Monday, 27 December 2010

Atheism is boring

I have previously used comments on atheism to express the belief that they are people too, and assert that the Nazis were not atheists, as some erroneously claim.
And in the past I have occasionally strayed onto and read articles - and made the occasional comment on - blogs of some atheists where we can find comments that are not flecked with the spittle of hate and pointless rage. For good-humoured and intelligent atheists do actually exist.

But I've realised that I've not bothered looking for quite a while. And I think that the reason is that they are just boring in the end.

Sure, there are plenty of atheist comedians out there.  I heard one last week, on Radio 5 I believe, telling us all that his wish was that his (believing) father would die an atheist. And I wondered what kind of achievement that would actually be. And wondered whether that was actually atheist evangelism as a form of the Oedipus complex. But it's kind of symptomatic of the atheism we hear in the media. A kind of intellectual parasitism - a creed that consists entirely of negatives. Of course, that means atheist comedy can be funny, but it can only be funny as long as religion exists. After which it would be... well, just empty.

Reflecting on the absurdities of religion is terrific. I do it occasionally, I am told, myself. But the reason it is fun, is because religion is actually interesting. Take Neo-paganism:  like neo-Celtic Christianity it has largely been invented over the last fifty years. It's based on wishful thinking and a deliberate re-creation of an imaginary past. It is a lovely target for satire. And it's still more interesting than atheism.

I guess it's because atheism, of itself, has nothing.  Let us take science, for science is often held up in opposition to religion.  Science is brilliant, science is scary, science opens up all kinds of avenues into great things we can do with the world. And begs all sorts of questions. Last week the Large Hadron Collider captured anti-hydrogen for the first time. Or so they say - I've not seen the pictures yet. And it asks all sorts of questions - not least what was the point? But it's fascinating stuff. And it's fascinating whether you have faith or not. In fact, it's probably more fascinating if you do have faith. Because questions about the origin of the universe - about sexual ethics - about the morality of the latest big, scary bomb - we can ask these questions and reflect on them in the light of our founding texts, of the nature of the God, god or gods we believe in (or not, if you're certain kinds of Buddhist). And then we can still follow the experiment through to see what happens next. The world is even more colourful, more rounded, more interesting.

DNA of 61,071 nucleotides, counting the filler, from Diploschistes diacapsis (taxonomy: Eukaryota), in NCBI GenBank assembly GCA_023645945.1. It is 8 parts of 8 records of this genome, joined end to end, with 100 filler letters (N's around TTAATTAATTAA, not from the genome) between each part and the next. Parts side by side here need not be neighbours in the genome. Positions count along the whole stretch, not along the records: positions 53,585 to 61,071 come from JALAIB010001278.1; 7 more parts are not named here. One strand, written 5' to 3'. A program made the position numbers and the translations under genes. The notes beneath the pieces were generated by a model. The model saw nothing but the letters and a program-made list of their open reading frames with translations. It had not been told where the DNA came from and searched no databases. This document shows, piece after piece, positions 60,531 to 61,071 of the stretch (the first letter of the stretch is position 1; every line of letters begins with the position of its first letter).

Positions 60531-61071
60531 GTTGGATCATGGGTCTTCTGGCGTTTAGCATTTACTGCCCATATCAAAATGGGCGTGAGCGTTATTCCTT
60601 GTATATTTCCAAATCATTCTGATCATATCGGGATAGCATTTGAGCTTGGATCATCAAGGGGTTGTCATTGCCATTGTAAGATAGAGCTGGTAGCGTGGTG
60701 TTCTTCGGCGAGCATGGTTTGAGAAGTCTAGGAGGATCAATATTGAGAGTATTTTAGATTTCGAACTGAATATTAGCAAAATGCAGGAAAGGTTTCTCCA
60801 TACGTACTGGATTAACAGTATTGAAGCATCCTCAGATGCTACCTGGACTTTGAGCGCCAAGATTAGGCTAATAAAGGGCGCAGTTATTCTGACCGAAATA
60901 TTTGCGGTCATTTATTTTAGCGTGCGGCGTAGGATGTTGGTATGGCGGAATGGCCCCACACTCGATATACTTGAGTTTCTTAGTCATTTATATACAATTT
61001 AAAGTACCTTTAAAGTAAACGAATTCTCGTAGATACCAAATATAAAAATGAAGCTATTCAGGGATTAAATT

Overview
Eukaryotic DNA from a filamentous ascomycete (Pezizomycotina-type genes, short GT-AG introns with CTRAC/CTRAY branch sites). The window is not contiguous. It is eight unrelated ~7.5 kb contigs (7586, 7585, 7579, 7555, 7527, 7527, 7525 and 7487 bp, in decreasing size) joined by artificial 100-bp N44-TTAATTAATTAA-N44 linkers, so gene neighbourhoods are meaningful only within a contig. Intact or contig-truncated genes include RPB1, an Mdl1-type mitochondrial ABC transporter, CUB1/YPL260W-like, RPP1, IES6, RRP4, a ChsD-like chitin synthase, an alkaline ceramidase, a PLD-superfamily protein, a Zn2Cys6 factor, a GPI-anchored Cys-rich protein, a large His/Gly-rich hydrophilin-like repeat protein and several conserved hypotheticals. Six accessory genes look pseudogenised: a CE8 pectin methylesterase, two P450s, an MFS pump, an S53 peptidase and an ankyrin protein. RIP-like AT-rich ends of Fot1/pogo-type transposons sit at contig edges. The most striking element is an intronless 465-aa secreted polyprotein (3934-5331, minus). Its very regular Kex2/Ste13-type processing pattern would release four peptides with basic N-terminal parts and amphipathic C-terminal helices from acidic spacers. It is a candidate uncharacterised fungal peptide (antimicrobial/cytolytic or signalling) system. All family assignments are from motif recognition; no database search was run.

1. Well, you know, I always thought of my atheism as not being the whole of me, simply as a part of me. And goodness, you know, I thought I too might have something to say myself, and might - on a good day - even be mildly interesting.

    Terribly sorry to have disappointed you, I guess. Of course, I've never treated atheism as an end in itself, only as a starting position, so I guess if you are treating "atheism" as something other than simply the conscious stance that there are no gods, as an end in itself and not as a starting position to what one does next then after that conclusion, then goodness, I guess you might find it boring.

    But then, I guess, I find people interesting. As people. And I read about, even the blogs of those who disagree completely with me, in case I can learn something.

    Not learning all that much here, though, beyond some premise we atheists were supposed to be peddling something we're not?

  2. I take you completely seriously. The world would be far too boring otherwise!

  3. Gurdur, I have clearly slipped into the trap of condemning a whole class of people, so I apologise for a lack of clarity while attempting to write a light-hearted Christmas thought.

    I think you are right when you say "simply a part of me". It's when a comedian is an "atheist comedian" as opposed to a comedian who's an atheist that it becomes unfunny. Dara O'Briain being a good example of a comedian who's an atheist.

    Likewise an "atheist blog" consumes the only meat it really has. While the blog of an atheist can be an entirely different matter.


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